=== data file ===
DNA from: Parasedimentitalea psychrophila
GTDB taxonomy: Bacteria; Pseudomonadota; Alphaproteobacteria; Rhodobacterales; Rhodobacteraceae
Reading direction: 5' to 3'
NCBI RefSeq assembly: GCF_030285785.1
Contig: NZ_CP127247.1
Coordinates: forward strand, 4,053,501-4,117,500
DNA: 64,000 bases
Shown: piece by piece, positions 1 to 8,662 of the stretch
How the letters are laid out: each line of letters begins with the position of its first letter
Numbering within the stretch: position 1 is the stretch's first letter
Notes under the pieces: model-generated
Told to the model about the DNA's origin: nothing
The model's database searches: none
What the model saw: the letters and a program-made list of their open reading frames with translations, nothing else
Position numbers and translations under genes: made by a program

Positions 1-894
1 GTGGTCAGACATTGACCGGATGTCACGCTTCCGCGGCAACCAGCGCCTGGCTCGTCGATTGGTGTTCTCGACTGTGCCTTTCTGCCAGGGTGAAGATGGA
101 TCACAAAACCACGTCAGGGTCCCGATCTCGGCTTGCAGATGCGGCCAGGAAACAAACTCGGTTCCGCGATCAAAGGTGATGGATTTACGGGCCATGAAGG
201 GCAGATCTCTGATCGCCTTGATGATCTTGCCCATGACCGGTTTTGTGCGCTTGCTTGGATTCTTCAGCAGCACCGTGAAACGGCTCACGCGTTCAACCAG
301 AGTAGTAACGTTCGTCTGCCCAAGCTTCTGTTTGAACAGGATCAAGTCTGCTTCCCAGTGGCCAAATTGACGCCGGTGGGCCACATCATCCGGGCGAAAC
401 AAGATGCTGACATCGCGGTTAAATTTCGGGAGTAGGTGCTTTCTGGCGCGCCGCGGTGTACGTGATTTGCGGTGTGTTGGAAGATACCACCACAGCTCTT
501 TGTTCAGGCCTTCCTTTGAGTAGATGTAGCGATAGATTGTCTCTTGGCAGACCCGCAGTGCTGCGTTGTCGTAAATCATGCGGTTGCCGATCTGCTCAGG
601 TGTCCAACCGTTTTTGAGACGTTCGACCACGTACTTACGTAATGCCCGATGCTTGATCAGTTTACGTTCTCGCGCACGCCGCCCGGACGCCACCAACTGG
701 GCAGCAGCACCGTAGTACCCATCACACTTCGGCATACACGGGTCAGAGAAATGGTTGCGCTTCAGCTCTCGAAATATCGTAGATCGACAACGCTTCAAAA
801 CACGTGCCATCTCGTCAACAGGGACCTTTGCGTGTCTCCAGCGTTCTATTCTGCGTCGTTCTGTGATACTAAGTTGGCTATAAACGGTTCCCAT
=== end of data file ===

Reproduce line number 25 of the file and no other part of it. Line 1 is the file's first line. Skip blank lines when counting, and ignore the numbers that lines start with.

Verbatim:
801 CACGTGCCATCTCGTCAACAGGGACCTTTGCGTGTCTCCAGCGTTCTATTCTGCGTCGTTCTGTGATACTAAGTTGGCTATAAACGGTTCCCAT